I’ll never forget a particular insight by Jeff Henderson. He said, “You can tell an awful lot about someone’s character by how they return the shopping cart.”

Yes, you can.

You can tell a lot about someone’s character by how they return the shopping cart. @JeffHenderson

10. Don’t Battle Your Cynicism

Here’s the dilemma. People don’t want to follow cynical leaders. But the more experience you have as a leader, the more things you’ve seen, the more disappointment you’ve faced and the more heartbreak you’ve endured, the more cynical you naturally become. Fight that.

The most effective and the most resilient leaders are rarely if ever deeply cynical. If you want to resist cynicism, I list 16 ways to counter it in this post.

The easiest way to fight cynicism? Stay curious.

The cynical are never curious, and the curious are never cynical.

The cynical are never curious, and the curious are never cynical.



Signal! Signal! 

Signal! Signal!

Okay, so I’m not the best driver in the world, but I’d be even worse if it weren’t for my wife, Susan.  She has probably (well, actually) saved me from more than one accident. When I’m ready to change lanes or heading up an onramp to enter the traffic on the 5 freeway, she frequently says, “Signal! Signal!”

She’s been doing this for quite a while and it’s working (or at least starting to work.) The proof is when she’s not in the car with me, do I remember to signal? Now, here’s the interesting thing: I’m beginning to hear her voice in my head even when she’s not in the car! So when I’m ready to change lanes or pull onto the freeway, I hear “Signal! Signal!” in my brain as though she were actually in the car. Interesting, to say the least.  Now, and this is the hard part, I can ignore what I’m hearing in my head, or do the obvious thing and signal.

There is an incredible lesson here for me. As I spend time reading, studying, meditating and memorizing God’s word (which I’m strongly admonished to do in Psalm 119),  the Holy Spirit can then take the words of scripture and bring them to my attention any time he wants. This is one of his roles.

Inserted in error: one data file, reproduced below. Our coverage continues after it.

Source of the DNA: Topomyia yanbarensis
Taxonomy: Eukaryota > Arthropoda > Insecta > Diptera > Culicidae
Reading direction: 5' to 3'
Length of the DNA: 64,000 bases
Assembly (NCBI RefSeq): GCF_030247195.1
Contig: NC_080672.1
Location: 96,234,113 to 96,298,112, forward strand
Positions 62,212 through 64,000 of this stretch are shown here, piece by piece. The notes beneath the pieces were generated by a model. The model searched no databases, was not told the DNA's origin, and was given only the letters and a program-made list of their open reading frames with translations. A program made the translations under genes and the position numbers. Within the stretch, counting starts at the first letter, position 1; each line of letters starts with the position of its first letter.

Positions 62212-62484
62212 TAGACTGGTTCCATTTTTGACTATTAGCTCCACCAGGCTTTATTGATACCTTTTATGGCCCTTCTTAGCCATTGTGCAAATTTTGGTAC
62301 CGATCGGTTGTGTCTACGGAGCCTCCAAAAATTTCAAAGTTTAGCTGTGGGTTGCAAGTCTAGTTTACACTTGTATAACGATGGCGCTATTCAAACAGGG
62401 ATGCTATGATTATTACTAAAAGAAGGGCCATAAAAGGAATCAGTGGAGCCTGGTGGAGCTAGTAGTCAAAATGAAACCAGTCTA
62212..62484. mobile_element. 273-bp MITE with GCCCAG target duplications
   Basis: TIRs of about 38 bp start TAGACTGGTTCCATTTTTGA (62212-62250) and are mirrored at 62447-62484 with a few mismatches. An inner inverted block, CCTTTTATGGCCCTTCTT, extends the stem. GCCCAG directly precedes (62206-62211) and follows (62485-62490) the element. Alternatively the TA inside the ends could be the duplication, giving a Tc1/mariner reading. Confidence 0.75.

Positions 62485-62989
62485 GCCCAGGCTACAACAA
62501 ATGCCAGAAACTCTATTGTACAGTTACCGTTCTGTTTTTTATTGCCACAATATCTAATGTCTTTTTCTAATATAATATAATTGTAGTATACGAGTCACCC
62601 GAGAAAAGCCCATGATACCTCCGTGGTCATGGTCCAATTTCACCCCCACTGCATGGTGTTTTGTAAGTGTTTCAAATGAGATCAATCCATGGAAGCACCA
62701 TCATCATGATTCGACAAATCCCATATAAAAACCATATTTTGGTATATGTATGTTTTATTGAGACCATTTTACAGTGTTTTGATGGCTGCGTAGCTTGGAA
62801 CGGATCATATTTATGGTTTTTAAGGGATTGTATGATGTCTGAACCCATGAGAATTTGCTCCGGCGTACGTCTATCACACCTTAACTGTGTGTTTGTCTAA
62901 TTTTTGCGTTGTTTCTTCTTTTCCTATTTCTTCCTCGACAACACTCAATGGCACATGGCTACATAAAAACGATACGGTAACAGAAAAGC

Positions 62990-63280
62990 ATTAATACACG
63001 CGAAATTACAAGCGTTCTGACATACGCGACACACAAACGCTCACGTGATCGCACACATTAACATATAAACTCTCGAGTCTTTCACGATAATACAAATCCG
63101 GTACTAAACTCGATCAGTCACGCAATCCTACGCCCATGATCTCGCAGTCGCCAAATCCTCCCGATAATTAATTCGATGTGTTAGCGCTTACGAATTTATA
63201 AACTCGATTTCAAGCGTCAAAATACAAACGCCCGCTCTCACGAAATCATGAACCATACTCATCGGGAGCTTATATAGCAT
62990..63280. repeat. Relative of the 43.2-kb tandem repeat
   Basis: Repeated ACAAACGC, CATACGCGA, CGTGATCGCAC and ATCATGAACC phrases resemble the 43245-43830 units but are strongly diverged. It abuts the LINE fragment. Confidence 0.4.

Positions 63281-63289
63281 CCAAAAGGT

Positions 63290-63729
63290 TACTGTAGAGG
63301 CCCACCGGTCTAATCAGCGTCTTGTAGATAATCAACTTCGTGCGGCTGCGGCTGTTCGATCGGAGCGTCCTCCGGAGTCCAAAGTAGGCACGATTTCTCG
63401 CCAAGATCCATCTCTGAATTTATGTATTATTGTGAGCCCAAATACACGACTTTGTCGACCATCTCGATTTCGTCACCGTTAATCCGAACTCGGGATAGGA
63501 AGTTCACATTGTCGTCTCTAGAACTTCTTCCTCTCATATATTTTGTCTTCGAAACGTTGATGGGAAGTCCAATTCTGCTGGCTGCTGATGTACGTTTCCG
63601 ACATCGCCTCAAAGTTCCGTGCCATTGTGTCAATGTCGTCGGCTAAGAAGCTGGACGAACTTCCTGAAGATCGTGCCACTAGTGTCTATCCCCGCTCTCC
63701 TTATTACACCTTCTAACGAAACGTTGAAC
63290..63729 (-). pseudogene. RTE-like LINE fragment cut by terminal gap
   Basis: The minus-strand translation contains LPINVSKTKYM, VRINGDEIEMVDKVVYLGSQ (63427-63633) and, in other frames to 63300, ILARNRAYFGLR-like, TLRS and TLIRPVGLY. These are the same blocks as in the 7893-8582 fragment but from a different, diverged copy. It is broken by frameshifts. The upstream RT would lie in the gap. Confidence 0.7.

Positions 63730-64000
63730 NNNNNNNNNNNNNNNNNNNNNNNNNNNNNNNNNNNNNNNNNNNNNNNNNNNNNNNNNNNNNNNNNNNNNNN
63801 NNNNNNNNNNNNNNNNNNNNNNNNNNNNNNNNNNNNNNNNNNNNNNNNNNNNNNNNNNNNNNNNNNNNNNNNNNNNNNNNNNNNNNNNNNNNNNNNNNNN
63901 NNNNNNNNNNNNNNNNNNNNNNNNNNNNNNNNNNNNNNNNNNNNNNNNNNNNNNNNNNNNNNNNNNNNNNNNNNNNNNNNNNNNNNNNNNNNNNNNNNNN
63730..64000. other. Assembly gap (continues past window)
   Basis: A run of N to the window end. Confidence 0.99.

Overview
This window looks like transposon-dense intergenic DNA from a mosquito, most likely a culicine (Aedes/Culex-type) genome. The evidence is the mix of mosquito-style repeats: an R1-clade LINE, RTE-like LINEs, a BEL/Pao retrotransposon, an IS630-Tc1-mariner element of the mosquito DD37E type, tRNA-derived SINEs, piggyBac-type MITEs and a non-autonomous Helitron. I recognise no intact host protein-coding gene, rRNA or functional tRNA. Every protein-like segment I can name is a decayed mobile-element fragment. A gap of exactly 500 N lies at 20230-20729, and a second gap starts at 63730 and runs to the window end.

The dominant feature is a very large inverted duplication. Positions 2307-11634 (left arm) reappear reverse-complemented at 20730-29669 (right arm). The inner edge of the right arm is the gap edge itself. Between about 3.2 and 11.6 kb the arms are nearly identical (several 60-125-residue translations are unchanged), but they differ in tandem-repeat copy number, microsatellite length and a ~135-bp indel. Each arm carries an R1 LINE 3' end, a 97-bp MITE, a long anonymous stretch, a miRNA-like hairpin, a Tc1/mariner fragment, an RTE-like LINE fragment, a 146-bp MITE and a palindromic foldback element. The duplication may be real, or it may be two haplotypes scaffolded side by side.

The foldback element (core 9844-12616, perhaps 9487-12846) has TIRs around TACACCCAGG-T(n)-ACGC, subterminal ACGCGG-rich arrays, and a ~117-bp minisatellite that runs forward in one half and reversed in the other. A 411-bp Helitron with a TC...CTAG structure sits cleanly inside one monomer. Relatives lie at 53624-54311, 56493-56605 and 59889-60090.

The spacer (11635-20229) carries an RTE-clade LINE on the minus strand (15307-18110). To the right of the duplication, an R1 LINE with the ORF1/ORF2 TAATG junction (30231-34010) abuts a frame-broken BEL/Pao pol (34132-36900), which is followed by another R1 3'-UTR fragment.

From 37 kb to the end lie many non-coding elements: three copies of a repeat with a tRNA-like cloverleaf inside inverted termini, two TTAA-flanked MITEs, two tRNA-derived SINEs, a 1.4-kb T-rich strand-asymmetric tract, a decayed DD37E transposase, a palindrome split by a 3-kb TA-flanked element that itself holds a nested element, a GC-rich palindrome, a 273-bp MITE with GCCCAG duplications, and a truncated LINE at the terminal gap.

“But the helper, the Holy Spirit, whom the Father will send in my name, he will teach you all things and bring to your remembrance all that I have said to you” John 14:26, ESV (Underlining is mine)

“When the Spirit of truth comes, he will guide you into all the truth, for he will not speak on his own authority, but whatever he hears he will speak and he will declare it to you. He will glorify me, for he will take what is mine and declare it to you. All that the Father has is mine; therefore I said that he will take what is mine and declare it to you.” John 16:13-15, ESV (Underlining is mine)

Someone told me years ago that the Holy Spirit can’t bring anything out of a vacuum; for him to bring something to mind, there needs to be something there; hence the value of bathing my heart and mind in His word, anticipating that the gracious Holy Spirit will bring it to mind at the appropriate time.

Here’s a practical example of this:

Quite a few years ago I memorized Proverb 4:25 in the Amplified Bible: “Let your eyes look right on with fixed purpose and let your gaze be straight before you.”  I memorized this asking God for grace to not sexually lust after other women that cross my line of vision.  

I go to LA Fitness to work out 4-5 times a week. There is, as you can well imagine, plenty of opportunity to look around and allow my eyes and heart to wander in the wrong direction.

I have lost track of the times the Holy Spirit has graciously and gently brought Proverb 4:25 to mind at just the right moment. It was not that I was trying to remember the verse or think about the verse. It was just there ready for me to pay attention to. At that moment I have a choice to listen to what the Holy Spirit wants to say to me, or to ignore it.

Victory is mine in Jesus when I listen and respond in God-empowered and God-honoring obedience and defeat is also there when I ignore the simple reminder and prompting of the Holy Spirit. This idea applies across the board for me in all areas of life: family, finances, serving, investing in people, etc.

Lord Jesus, I thank you for your word; for the power, authority and practicality of your word. Wonderful Holy Spirit, when you bring your word to mind, help me to exercise responsive obedience to what you are showing/telling me.

Fellow leader, what has the Spirit of God been whispering in your ear lately from the word of God? Are you paying attention? Are you listening? Or are you ignoring his voice? Are you spending consistent time in His Word so the Holy Spirit has something to work with?